UK BAFTAs now require diversity "targets"
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Author Topic: UK BAFTAs now require diversity "targets"  (Read 40 times)
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« on: October 09, 2019, 10:41:13 am »

The BAFTAs now require diversity "targets" (aka QUOTAS) in order to be considered to be nominated for an award. 

The new rules apply to the production starting in 2020 and the cast in 2021. 

Historical shows, such as Downton Abbey will have to have 20% or more of ethnic and racial minorities in the main and regular cast, even it its historically incorrect.  Modern setting shows will required higher diversity quotas.

The BBC has had the 35% rule since Tony Blair upped it from 30% about 15 years ago. 

Not surprisingly, these quotas do not reflect the diversity figures of the UK population.   The BBC rule is about 3 times the population figures, for example.



The BAFTAs are the UK's version of the Oscars, Emmys, gaming awards, etc, etc, rolled into 1.
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« Reply #1 on: October 10, 2019, 02:50:43 am »

The new rules apply to the production starting in 2020 and the cast in 2021. 

Historical shows, such as Downton Abbey will have to have 20% or more of ethnic and racial minorities in the main and regular cast, even it its historically incorrect.  Modern setting shows will required higher diversity quotas.

There are many ways to meet the criteria - You must meet 2 of four standards:

On-screen cast and storyline
Production crew
Access to the industry
Exhibition and distribution

So Downton Abbey doesn't have to meet the cast criteria at all. It will almost certainly qualify by meeting its other criteria with little to no effort at all, if not by default.

Even the daily mail reports this. Well done for misrepresenting the issue entirely.
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« Reply #2 on: October 10, 2019, 08:21:40 am »

The diversity figures for historical shows is far higher than the population, of say Downton Abbey's setting.    It requires a lie. 

Stuff set in modern day also require a far higher portion of ethnic and racial minorities than we see in the UK population.  Even a show set in an all boys school (think opposite of FACTS OF LIFE) would need to have half the main cast be female.

Regardless of which of the 4 categories you look at, it's based on anti white discrimination, because it doesn't reflect the UK population, as it claims.

Its like how BEING HUMAN had to be recast, even though the pilot episode was a hit, because it ran afoul of the diversity rule for the BBC.  It's nearly impossible to find the original pilot episode because it wasn't diverse enough.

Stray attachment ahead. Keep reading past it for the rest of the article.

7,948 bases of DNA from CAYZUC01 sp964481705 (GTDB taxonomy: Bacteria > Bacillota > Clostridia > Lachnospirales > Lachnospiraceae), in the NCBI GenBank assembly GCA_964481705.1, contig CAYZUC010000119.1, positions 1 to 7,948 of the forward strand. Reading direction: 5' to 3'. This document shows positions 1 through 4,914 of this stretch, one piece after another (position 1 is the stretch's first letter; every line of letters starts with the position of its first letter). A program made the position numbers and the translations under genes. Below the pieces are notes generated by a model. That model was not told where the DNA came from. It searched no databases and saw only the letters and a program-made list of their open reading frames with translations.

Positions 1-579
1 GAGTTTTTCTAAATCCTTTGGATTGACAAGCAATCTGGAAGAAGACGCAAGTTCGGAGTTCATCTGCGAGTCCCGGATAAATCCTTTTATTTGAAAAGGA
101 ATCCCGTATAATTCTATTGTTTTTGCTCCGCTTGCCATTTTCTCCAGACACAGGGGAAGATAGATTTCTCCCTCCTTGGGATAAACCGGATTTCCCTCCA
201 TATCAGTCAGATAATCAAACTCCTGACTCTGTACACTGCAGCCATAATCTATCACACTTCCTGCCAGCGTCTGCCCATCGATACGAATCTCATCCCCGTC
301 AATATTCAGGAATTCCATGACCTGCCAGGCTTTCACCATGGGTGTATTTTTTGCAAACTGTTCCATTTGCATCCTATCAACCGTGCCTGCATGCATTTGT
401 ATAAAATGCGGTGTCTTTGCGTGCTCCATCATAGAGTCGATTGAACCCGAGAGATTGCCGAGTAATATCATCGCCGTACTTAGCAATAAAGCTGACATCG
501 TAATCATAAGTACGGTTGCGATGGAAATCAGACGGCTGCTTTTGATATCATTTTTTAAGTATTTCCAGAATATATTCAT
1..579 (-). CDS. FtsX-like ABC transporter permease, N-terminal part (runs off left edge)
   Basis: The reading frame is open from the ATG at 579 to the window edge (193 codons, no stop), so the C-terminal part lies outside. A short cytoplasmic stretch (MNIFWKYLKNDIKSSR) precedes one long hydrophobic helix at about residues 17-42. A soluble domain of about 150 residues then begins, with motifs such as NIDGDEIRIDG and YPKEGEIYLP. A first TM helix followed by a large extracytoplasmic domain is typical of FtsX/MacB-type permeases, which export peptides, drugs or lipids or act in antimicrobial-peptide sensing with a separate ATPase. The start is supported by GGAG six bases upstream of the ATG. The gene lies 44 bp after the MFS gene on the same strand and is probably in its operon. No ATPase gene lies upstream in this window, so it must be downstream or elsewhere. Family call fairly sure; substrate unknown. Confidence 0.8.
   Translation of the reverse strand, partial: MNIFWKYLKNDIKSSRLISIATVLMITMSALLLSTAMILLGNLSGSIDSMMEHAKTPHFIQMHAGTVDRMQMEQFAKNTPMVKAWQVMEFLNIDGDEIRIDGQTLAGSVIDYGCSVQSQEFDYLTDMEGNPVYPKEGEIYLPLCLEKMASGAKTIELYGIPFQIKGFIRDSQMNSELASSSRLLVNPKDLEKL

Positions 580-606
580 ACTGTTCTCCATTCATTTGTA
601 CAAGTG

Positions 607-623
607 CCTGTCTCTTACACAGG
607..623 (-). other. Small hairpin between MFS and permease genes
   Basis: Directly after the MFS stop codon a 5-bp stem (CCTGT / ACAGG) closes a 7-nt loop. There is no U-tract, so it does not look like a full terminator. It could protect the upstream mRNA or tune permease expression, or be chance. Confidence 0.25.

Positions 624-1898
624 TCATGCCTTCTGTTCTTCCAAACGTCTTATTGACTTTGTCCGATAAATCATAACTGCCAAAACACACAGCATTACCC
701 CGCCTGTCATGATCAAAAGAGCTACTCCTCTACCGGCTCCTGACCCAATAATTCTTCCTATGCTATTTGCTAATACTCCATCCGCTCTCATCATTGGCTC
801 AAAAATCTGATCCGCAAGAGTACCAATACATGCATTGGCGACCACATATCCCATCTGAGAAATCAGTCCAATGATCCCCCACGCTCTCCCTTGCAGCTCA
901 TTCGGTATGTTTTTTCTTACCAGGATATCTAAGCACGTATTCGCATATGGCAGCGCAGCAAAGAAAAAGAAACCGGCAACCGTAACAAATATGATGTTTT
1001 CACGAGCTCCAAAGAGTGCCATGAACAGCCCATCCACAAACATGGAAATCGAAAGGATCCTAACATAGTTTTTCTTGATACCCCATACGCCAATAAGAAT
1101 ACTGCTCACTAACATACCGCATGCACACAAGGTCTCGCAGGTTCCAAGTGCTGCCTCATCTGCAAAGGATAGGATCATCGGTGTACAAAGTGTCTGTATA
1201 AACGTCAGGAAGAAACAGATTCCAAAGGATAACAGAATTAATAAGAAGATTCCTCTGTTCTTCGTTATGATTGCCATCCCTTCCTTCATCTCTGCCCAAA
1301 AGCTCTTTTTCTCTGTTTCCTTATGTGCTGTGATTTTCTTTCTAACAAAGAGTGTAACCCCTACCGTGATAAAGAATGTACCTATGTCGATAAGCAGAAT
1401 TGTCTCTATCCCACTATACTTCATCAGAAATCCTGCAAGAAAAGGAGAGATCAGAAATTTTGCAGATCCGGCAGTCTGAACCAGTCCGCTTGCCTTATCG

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« Reply #3 on: October 10, 2019, 09:00:18 am »

The diversity figures for historical shows is far higher than the population, of say Downton Abbey's setting.    It requires a lie.

Stuff set in modern day also require a far higher portion of ethnic and racial minorities than we see in the UK population.  Even a show set in an all boys school (think opposite of FACTS OF LIFE) would need to have half the main cast be female.

Firstly, it would need to meet that criteria only if it wanted to be considered for a BAFTA. It doesn't 'have to' do anything.

Secondly, to repeat my first point, the specific diversity of cast requirement is one of 4 standards. To qualify, a show has to meet 2 of those standards. If you're really so precious about how accurate the historical race or gender representation is in your BAFTA nominees, fear not! They can qualify by meeting 2 of the other standards.

Regardless of which of the 4 categories you look at, it's based on anti white discrimination, because it doesn't reflect the UK population, as it claims.

I can't find a single post, thread, mention, even slight nod or a wink that suggests these diversity targets are supposed to reflect the make up of the UK population. It does say it attempts to encourage those in the industry to be more inclusive and representative - though it does NOT say that it should represent the racial or gender make-up of the UK. As for discrimination of white people in the film or TV industry, i think you'll be hard pressed to find evidence to support that claim. I've certainly never heard it mentioned.

Its like how BEING HUMAN had to be recast, even though the pilot episode was a hit, because it ran afoul of the diversity rule for the BBC.  It's nearly impossible to find the original pilot episode because it wasn't diverse enough.

I can't speak for the pilot, but after watching the re-cast version (though its been a while), It turned out great. I understand you might like the previous version better but i'd argue your particular view on the matter might be interfering with your enjoyment of a genuinely funny show, though if i remember rightly it went down hill after a season or 2.
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